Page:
There were reasons why the Super Bowl Most Valuable Player Award -- the Pete Rozelle Trophy -- was granted to New England Patriots quarterback Tom Brady following his team's 34-28 overtime win against the Atlanta Falcons in Super Bowl 51 on Sunday. Brady broke SB records for passing yards (466), for passes attempted and completed (62 and 43, respectively) and passing first downs (26). But he also had the benefit of being a quarterback, historically the most-awarded position when it comes to the game's MVP.
The Super Bowl MVP award was given to a quarterback for the 28th time, compared to 23 for all other positions combined. It has been given to a running back seven times, a receiver six times, linebacker four times, defensive ends and safeties twice apiece and cornerbacks, defensive tackles and kick/punt returners each once.
It makes sense: Quarterback is the position that gets the most credit for wins and the most responsibility for losses, whether it is warranted are not. And Brady's eye-popping numbers in Sunday's win certainly make a compelling argument for his MVP nod. But there's another Patriot who deserved similar consideration, to the point that he can stake a claim of his own to the Rozelle Trophy: Running back James White, he of the three-touchdown performance.
It's easy to discount White. The 2014 fourth-round pick has done very little at his position of distinction, with only 70 career rushes for 260 yards and two scores over three regular seasons. But White has been a reliable, third-down and pass-catching back for New England. In that same three-year span, he also caught 105 passes on 145 targets for 984 yards and nine scores. 60 of those catches for 551 yards and five scores came in the 2016 season alone.
But this isn't about whether White is the the NFL's season-long MVP, or even if he's the Patriots' MVP. The singular joy about the Super Bowl MVP is that it is distilled down to the one player, in the one game, who made the biggest impact in his team's winning effort. And that's why it should not be considered a foregone conclusion that Brady was the only choice, full stop.
True to form, White didn't generate a ton of yardage in the run game, with six carries yielding just 29 yards. But three of those yards led to two touchdowns -- a one-yard score to tie the game at 28 apiece with less than a minute to go, and then a two-yard score to win the game and the Brady-Bill Belichick Patriots' fifth Lombardi Trophy. White also helped dig the Patriots out of their 21-0 and 28-3 deficits, not only with his five-yard receiving score but also by being New England's top receiver of the game. His 14 catches -- a Super Bowl record itself -- on 16 targets for 110 yards led the Patriots on Sunday night. Brady once again took advantage of White's yards-after-the-catch skills, where he led the Patriots all season with a total of 515 yards post-reception.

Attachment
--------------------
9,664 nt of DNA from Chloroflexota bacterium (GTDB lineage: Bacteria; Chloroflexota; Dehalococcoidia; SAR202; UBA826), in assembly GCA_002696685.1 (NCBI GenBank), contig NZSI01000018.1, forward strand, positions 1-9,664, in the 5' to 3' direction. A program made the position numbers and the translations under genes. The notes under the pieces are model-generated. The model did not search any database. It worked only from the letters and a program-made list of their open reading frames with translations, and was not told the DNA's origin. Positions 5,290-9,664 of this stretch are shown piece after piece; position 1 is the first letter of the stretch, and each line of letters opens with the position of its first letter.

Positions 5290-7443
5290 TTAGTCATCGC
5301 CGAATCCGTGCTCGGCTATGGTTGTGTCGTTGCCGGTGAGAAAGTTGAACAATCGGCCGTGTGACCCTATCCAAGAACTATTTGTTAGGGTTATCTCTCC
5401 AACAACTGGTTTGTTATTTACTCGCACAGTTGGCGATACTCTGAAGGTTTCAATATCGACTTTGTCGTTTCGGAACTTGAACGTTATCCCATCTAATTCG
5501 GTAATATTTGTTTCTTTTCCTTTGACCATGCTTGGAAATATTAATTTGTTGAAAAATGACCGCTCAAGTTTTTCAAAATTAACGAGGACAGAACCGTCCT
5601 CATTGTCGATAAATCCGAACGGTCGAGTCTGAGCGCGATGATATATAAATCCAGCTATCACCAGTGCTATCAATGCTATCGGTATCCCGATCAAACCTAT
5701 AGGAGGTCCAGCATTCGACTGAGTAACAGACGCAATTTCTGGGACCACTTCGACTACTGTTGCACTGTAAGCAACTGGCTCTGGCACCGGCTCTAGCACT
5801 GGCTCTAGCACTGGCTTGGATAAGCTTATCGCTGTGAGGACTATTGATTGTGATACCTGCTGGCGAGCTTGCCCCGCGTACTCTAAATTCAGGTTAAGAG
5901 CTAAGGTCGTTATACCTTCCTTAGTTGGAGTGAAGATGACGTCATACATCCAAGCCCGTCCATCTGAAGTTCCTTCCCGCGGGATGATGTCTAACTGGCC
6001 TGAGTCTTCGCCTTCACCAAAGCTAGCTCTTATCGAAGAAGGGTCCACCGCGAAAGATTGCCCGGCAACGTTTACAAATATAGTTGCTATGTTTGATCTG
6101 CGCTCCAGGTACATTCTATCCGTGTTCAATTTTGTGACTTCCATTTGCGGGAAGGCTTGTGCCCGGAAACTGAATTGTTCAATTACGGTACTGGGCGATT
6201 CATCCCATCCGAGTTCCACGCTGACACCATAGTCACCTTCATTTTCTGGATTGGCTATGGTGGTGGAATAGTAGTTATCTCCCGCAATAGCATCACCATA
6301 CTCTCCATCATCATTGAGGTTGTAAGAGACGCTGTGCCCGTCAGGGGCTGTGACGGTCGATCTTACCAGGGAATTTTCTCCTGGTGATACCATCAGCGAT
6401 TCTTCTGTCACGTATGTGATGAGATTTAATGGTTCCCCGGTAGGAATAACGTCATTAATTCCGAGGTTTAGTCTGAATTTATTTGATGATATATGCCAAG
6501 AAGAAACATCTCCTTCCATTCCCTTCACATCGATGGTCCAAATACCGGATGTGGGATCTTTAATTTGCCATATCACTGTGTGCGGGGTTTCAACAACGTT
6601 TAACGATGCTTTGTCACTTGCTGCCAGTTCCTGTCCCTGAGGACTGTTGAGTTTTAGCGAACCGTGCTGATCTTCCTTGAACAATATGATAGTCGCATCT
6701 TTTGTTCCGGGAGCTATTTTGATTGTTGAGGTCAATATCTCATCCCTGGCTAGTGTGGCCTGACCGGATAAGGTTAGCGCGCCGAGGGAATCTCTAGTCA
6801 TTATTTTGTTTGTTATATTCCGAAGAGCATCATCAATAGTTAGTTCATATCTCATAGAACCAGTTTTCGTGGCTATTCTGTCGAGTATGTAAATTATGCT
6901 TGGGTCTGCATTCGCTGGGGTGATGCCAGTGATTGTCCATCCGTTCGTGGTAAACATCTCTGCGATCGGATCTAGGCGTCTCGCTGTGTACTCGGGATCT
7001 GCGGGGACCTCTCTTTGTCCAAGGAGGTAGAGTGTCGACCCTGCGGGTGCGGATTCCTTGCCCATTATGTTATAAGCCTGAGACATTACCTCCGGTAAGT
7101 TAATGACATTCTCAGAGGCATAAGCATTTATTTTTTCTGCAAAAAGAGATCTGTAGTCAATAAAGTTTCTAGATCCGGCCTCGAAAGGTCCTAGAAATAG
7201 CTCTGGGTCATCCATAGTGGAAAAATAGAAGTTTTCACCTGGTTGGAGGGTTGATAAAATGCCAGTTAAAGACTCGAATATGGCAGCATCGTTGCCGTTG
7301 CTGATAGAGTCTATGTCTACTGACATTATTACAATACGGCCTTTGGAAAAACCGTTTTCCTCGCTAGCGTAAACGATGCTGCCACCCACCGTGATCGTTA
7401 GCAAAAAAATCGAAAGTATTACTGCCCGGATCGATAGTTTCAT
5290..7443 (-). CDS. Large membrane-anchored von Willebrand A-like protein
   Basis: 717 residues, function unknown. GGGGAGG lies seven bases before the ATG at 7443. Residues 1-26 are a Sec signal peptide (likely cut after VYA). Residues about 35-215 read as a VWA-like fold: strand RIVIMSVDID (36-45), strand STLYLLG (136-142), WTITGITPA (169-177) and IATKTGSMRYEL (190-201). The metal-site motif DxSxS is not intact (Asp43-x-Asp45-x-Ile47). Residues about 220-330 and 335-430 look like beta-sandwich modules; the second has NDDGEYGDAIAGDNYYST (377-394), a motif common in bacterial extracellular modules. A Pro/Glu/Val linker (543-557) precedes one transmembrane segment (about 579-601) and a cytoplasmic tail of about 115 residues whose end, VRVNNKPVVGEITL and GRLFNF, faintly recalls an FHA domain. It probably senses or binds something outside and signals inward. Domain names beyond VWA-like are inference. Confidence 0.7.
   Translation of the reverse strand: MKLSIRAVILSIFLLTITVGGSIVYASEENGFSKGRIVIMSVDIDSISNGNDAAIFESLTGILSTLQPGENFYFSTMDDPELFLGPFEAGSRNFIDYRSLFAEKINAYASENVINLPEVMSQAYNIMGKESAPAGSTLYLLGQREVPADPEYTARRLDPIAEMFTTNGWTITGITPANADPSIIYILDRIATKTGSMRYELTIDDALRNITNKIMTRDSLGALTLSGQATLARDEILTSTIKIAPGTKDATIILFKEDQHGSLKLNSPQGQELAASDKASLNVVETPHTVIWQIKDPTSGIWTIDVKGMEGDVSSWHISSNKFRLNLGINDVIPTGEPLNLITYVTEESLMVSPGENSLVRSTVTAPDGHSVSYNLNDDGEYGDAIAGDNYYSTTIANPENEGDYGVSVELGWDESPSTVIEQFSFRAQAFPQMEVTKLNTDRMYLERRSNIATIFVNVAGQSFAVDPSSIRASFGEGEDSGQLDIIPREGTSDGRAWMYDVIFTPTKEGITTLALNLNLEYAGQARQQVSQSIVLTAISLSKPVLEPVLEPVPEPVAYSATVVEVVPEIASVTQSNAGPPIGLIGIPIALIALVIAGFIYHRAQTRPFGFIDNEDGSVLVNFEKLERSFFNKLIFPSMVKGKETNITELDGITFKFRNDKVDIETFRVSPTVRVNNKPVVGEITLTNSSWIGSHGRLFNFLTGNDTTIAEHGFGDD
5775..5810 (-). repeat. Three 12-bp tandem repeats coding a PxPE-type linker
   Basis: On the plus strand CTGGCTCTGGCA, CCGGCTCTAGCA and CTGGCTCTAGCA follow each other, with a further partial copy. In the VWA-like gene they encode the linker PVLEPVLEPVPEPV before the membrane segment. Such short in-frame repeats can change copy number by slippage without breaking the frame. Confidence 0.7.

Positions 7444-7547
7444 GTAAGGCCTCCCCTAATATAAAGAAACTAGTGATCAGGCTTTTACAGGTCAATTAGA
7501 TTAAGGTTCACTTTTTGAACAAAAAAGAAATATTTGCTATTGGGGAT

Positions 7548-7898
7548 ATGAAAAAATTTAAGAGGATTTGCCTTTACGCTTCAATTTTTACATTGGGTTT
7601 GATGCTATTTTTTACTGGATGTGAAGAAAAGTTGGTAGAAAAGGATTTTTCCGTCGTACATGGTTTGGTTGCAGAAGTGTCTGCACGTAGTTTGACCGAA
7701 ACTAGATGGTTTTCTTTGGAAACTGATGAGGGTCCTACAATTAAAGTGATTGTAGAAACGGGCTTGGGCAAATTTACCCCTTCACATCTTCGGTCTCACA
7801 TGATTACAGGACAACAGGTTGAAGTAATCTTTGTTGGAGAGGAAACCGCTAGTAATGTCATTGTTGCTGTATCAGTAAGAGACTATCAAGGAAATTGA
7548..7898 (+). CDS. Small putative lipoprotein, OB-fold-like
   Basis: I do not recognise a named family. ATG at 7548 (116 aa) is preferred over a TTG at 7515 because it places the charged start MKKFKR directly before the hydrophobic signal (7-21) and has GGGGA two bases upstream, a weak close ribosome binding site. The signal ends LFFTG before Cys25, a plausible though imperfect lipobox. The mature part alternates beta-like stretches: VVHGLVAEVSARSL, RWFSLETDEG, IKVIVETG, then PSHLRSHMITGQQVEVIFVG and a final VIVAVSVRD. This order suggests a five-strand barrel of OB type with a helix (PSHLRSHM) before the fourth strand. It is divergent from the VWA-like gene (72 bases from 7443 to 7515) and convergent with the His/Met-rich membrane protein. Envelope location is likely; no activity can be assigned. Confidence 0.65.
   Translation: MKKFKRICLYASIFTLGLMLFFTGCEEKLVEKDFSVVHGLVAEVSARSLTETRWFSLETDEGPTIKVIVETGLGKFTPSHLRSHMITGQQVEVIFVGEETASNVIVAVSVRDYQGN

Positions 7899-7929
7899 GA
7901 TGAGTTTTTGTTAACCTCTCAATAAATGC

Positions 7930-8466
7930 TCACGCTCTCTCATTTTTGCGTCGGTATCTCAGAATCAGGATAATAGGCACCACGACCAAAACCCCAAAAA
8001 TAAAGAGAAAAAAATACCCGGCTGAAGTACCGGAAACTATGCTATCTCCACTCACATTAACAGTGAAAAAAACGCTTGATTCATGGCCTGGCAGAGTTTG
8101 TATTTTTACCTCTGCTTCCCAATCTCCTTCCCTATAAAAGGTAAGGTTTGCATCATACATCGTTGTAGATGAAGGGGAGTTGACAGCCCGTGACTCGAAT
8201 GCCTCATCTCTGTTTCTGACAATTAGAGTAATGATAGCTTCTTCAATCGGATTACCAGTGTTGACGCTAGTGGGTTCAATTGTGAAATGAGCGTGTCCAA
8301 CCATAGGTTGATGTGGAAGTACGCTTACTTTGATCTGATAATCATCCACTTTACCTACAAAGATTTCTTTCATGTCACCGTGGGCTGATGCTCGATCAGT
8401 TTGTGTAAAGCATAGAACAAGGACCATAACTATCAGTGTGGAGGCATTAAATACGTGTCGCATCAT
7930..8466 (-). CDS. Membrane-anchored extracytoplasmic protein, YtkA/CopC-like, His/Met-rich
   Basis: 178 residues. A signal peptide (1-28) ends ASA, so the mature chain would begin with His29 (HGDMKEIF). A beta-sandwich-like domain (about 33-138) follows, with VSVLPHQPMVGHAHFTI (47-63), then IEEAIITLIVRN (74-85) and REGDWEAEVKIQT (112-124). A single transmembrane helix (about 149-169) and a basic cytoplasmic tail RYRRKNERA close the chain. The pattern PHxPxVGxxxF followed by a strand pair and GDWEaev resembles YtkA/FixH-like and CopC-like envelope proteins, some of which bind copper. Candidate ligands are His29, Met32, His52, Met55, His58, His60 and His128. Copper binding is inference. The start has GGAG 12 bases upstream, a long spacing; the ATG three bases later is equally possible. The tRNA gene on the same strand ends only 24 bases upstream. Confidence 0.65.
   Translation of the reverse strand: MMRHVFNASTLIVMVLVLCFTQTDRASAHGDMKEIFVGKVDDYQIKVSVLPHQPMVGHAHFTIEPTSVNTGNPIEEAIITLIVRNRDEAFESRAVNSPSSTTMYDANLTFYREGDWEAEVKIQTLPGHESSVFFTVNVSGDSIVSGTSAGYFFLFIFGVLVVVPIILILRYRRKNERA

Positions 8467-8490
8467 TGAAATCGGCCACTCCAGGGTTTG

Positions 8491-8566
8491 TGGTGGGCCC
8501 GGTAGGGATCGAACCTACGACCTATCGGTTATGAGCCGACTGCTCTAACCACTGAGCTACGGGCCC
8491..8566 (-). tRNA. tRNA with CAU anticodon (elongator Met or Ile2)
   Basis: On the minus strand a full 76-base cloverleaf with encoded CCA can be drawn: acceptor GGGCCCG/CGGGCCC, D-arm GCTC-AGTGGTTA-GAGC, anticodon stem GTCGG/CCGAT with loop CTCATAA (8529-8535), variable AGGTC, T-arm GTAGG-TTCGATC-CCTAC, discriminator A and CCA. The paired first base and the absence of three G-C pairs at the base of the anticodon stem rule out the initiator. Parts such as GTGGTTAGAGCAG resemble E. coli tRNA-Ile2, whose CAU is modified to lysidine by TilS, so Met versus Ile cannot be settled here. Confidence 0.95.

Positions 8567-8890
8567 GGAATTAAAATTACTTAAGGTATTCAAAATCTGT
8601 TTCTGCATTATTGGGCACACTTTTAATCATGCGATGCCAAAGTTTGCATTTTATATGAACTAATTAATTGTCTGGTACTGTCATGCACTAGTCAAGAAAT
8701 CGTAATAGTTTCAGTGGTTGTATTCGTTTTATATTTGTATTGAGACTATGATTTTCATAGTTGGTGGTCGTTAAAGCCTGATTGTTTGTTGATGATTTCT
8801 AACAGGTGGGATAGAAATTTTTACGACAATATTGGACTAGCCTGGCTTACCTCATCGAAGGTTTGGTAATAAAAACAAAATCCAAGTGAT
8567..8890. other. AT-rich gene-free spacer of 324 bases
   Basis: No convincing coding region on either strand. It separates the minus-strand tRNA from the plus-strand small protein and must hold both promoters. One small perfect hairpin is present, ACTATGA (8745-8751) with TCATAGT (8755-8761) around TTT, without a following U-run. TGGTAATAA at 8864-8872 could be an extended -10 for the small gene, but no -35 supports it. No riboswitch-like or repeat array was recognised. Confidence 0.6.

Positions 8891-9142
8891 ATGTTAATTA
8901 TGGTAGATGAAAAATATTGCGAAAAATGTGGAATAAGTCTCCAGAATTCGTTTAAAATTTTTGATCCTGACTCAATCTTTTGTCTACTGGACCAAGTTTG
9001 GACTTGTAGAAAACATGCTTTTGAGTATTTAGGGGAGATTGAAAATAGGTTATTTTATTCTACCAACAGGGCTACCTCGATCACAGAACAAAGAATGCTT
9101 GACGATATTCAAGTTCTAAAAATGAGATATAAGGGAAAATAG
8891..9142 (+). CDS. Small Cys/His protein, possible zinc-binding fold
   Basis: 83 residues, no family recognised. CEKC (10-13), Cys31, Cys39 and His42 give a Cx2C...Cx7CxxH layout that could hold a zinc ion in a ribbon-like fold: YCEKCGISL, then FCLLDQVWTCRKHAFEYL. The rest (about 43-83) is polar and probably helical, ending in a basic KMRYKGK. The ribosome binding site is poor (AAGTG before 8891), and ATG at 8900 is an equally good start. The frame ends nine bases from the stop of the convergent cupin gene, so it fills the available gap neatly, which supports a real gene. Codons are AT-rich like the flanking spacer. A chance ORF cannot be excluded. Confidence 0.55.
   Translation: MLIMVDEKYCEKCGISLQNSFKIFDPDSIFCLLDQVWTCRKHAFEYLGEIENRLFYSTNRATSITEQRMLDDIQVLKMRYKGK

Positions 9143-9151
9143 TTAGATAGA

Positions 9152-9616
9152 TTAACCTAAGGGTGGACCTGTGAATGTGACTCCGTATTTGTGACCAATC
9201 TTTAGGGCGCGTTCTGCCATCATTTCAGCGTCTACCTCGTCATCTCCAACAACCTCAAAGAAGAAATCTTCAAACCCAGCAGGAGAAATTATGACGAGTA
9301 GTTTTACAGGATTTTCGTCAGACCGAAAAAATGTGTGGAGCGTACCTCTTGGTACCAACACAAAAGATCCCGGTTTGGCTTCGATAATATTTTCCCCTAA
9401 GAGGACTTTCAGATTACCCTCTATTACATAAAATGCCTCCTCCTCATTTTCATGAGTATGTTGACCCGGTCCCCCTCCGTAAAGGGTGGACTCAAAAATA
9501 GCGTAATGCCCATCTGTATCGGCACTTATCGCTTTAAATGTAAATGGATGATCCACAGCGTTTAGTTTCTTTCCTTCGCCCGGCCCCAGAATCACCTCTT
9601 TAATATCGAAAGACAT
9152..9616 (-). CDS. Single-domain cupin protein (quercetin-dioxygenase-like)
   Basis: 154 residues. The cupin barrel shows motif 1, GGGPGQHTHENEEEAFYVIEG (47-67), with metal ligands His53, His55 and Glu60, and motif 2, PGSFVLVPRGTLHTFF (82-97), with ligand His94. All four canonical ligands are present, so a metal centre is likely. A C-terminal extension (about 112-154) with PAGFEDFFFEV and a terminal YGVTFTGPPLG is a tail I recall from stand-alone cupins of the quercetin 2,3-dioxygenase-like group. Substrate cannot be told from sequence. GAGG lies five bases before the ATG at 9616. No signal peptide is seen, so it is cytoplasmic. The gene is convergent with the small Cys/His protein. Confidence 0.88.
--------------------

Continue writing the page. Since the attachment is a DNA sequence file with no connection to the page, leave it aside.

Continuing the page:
Even Brady himself believes that White was the game's true MVP, saying plainly at Monday's press conference, "I think James White deserves it. It'd be nice for him." He went on to praise White's mastery of the pass-catching back role that he was drafted to play. While Brady's (record) fourth Rozelle Trophy is another record set in what was one of the most historically-significant Super Bowls of all time, it's also not a surprise.
Brady winning MVP doesn't break from tradition. It again emphasizes the quarterback's performance over that of his teammates. And, most importantly, in this instance, it does not recognize the player who ultimately scored the touchdowns that brought the Patriots back in contention and then to a win.
Brady's numbers -- and the number on the back of his jersey -- certainly explain why he's Super Bowl MVP for the fourth time. But White's performance makes a stronger argument for why he should have been the first running back since Terrell Davis in 1998 to win the award.